Winn (2003) believes that the role the environment plays in learning has been greatly underplayed in research. As we moved to acknowledging that constructivism was a more student active way to support learning Winn builds upon that interaction between environment and learning and states that we must “in turn, […] consider […] how our physical bodies serve to externalize the activities of our physical brains in order to connect cognitive activity to the environment.” (Winn, 2003) He continues with this thought process to argue and to support his theory that a more integrated approach “framework that integrates three concepts, embodiment, embeddedness and adaptation.” (Winn, 2003)
Article two found that targeted formative qualitative feedback improves student performance on tasks. Roschelle, Rafanan, Bhanot, Estrella, Penuel, Nussbaum, & Claro (2010) used a cooperative learning environment as it mimics similar traits to peer tutoring and encourages two positive learning situations: positive interdependence and individual accountability. Using a program called TechPALS that encourages three students to work together to solve part of a problem in math using a portable tech device, instant feedback in relayed to the group about the problem as a whole and then the students continue to solve. Throughout the process feedback is provided real time to the teacher. Overall they saw “small group practice of tasks that link conceptual understanding and mathematical procedures as a genre of activity that can be further supported using technology.” (Roschelle et. al, 2010)
The third paper I read looked at use of gestures in math classroom and its influence on understanding. Novack, Congdon, Hamani-Lopez, & Goldin-Meadow (2014) conducted a study to see if students could generalize the knowledge beyond the problem that was taught. Novack et. al (2014) found the “first evidence that gesture not only supports learning a task at hand, but more importantly, leads to generalization beyond the task.”
I chose to look at the study of mathematics for this week as it was mentioned that so much of our work has been around science and TELE’s and I wanted to explore TELE’s in a math environment. Students often struggle conceptually with Math, long division for example. It’s hard to replicate with hands on learning due to size of numbers but I wonder if a more embodied learning approach would result in greater understanding by students. I am sure there is, I just need to find it, but a TELE that would allow students to interact with large numbers and divide into groupings to see how long division works if they would then be able to bring that knowledge to the algorithm?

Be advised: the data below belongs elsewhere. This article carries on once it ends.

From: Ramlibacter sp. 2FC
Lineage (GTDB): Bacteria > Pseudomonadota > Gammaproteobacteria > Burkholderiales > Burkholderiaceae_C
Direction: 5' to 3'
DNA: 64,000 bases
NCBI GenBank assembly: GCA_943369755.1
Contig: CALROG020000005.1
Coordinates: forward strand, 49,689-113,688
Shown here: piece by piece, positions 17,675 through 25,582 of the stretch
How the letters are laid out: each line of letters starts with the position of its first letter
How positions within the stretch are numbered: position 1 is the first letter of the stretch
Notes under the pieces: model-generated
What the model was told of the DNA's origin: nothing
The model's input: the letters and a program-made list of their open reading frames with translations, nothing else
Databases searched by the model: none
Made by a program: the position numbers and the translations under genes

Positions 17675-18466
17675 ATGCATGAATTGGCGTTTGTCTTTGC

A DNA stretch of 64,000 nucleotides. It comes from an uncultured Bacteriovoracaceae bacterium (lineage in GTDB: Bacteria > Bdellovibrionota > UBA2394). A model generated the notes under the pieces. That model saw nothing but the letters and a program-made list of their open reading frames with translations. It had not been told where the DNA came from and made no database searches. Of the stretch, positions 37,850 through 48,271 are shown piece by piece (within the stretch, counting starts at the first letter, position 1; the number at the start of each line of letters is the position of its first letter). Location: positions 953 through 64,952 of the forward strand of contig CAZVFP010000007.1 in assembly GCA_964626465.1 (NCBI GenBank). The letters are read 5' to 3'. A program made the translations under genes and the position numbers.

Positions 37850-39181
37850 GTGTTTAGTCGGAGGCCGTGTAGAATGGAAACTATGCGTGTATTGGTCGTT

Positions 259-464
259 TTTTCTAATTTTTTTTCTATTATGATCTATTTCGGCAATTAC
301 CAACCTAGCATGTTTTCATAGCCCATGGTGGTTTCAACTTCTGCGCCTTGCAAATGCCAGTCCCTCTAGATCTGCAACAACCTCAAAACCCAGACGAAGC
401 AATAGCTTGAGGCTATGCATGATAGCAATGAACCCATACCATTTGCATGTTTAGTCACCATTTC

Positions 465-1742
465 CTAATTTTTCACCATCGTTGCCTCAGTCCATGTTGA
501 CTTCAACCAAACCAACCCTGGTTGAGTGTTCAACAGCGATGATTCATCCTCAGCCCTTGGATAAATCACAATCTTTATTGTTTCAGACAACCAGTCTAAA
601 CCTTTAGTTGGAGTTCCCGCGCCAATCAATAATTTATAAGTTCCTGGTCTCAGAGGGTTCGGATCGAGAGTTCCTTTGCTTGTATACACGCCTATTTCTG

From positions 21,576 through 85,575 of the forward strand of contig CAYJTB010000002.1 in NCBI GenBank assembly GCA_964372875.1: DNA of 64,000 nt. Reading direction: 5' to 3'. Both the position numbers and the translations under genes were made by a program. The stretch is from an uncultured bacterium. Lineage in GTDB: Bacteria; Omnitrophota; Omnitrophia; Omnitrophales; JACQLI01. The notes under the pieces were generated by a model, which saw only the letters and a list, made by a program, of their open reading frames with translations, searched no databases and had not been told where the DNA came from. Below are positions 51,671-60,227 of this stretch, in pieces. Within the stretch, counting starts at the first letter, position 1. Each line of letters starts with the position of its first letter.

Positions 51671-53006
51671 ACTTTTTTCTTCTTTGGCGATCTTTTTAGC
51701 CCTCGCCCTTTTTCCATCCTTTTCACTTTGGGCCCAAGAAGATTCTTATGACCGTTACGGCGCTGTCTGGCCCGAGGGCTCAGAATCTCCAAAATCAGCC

I end up with these questions:
- We know feedback is important, what other TELE’s can be used to support more instant feedback to students in an elementary math classroom?
- What bridges need to be developed or examined, for example the Math gestures study, to support students moving from concrete hands on to algorithms and showing their work?
- What supports do teacher need to be able to teach Math in an embodied learning style?
Novack, M. A., Congdon, E. L., Hemani-Lopez, N., & Goldin-Meadow, S. (2014). From action to abstraction: Using the hands to learn math. Psychological Science, 25(4), 903-910.
Roschelle, J., Rafanan, K., Bhanot, R., Estrella, G., Penuel, B., Nussbaum, M., & Claro, S. (2010). Scaffolding group explanation and feedback with handheld technology: impact on students’ mathematics learning. Educational Technology Research and Development, 58(4), 399-419.
Winn, W. (2003). Learning in artificial environments: Embodiment, embeddedness, and dynamic adaptation. Technology, Instruction, Cognition and Learning, 1(1), 87-114.